Mr Justice Collins’ overriding concern was that doctors would be discouraged from giving expert opinion if it could lead to disciplinary action, even if given in good faith. But any expert giving opinion in which could lead to wrongful conviction should surely be prepared to have that opinion rigorously tested — and especially when life sentences are at stake. Those who can support what they say with data, research and evidence will have nothing to fear.


Private Eye 1155, 31st March 2006.

WHY has Mr Justice Collins apparently been keeping the recent spate of contentious appeals from the General Medical Council, including the cases of Labour benefactor Dr Chai “Diddums” Patel and Professor Sir Roy Meadow, to himself?

The GMC no doubt thought it had the answer when it came to last month’s high court hearing into the GMC decision to strike off Sir Roy, over the deeply flawed evidence he presented in the case of Sally Clark, wrongly jailed in 1999 over the deaths of her two sons, three-month-old Christopher and two-month-old Harry.

Lawyers for the GMC asked the judge if he should excuse himself from hearing Meadows’ appeal because the GMC had sat in judgment on the judge’s brother — “high society psychiatrist” Dr Mark Collins, over allegations of sexual impropriety with a vulnerable female patient. While the GMC cleared Dr Collins of serious professional misconduct and found the sexual allegations unproven, it did publicly criticise him for crossing patient-doctor boundaries by meeting the patient outside of work and allowing his head to be turned’ by a pretty patient. GMC lawyers also pointed out that the barrister representing his brother, Nicola Davies QC. was also representing Sir Roy.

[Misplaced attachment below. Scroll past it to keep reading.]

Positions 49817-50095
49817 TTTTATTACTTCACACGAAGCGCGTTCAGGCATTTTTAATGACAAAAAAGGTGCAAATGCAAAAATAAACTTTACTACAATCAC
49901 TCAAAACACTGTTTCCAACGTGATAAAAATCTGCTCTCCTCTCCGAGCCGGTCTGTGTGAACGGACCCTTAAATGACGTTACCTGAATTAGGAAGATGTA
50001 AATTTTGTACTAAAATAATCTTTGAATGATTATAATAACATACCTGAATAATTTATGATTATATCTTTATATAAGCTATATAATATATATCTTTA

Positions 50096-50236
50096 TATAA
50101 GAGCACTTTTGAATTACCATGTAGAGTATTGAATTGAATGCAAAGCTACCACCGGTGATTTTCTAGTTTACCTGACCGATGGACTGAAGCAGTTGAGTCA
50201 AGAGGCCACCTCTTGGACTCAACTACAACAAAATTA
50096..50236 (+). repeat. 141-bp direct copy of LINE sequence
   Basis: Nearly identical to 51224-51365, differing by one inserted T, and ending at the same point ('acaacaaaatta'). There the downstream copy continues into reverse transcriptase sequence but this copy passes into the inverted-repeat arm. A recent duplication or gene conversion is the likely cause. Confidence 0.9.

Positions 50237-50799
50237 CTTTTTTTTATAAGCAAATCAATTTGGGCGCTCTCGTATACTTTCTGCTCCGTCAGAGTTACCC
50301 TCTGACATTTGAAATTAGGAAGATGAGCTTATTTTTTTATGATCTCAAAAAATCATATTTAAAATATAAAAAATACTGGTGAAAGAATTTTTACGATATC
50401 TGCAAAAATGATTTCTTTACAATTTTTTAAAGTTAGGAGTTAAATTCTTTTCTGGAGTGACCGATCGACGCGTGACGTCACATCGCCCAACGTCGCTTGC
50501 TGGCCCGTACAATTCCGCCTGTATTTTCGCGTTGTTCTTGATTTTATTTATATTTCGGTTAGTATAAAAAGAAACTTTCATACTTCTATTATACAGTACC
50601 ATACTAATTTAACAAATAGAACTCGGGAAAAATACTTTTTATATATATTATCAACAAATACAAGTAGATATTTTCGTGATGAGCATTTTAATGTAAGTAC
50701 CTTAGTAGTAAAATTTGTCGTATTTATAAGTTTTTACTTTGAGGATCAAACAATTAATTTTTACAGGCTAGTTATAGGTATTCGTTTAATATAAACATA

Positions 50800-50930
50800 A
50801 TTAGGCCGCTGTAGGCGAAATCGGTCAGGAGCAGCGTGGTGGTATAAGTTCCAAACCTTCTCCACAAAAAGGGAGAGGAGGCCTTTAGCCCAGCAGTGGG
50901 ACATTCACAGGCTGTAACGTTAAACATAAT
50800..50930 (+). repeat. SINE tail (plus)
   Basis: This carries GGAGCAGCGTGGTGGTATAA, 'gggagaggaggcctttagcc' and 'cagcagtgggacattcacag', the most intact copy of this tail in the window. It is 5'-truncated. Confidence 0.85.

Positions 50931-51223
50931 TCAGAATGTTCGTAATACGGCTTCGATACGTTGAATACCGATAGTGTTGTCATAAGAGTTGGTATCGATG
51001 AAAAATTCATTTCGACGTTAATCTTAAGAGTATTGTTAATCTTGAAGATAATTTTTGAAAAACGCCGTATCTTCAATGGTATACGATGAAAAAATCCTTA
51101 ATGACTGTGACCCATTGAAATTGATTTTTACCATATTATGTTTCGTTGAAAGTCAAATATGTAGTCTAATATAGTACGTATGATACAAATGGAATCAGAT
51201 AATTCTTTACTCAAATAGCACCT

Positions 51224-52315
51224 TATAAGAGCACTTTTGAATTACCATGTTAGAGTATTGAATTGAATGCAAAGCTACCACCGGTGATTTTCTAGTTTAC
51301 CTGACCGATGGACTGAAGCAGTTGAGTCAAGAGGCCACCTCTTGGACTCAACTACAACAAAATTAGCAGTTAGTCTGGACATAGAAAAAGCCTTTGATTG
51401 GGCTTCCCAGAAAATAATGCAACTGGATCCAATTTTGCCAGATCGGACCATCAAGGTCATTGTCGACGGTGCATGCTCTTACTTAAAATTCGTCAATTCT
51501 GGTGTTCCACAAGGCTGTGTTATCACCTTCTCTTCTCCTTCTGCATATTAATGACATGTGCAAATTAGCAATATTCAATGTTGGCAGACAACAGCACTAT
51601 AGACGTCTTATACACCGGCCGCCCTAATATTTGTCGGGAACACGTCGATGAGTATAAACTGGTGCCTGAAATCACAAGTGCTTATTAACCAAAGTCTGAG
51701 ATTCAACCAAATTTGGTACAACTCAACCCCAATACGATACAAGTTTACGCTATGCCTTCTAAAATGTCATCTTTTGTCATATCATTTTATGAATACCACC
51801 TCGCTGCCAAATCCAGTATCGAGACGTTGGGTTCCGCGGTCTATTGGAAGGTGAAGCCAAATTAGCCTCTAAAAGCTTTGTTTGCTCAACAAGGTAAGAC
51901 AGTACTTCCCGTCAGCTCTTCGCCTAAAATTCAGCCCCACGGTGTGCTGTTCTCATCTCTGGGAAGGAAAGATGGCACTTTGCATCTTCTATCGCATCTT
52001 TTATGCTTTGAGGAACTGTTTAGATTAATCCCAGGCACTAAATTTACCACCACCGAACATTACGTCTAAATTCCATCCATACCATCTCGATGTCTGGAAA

Mr Justice Collins could see no potential conflict resulting from his brother’s clearing by the GMC and said that he did not know Ms Davies. He then went on to deliver a judgment which not only limited the powers of the GMC to regulate doctors who give inaccurate and misleading evidence to courts, but also gave greater protection from sanction from any old “expert” who gives evidence, no matter how dodgy. The ruling has come in for critical scrutiny and is being appealed by the GMC.

But should Mr Justice Collins have removed himself from hearing the GMC case against Labour benefactor Chai Patel, who continues to stamp his feet at not getting a peerage? Eye readers are well aware that the case against Dr Patel related to Lynde House in west London, then run by his firm Westminster Care Homes, where there were widespread allegations of neglect. It was the first test of whether a doctor should be disciplined over the care of patients who he was not directly treating. But it was thrown out by Mr Justice Collins before it ever got underway on the grounds that the charges brought against Dr Patel by the GMC were a “rotten indictment” and looked like scapegoating.

As everyone knows, Dr Patel is the man behind the Priory group of health and rehabilitation clinics.., and Mr Justice Collins’ brother. Dr Collins, was a clinical director at the Priory clinic in central London and now, according to its website, works at the Priory Hospital in Roehampton.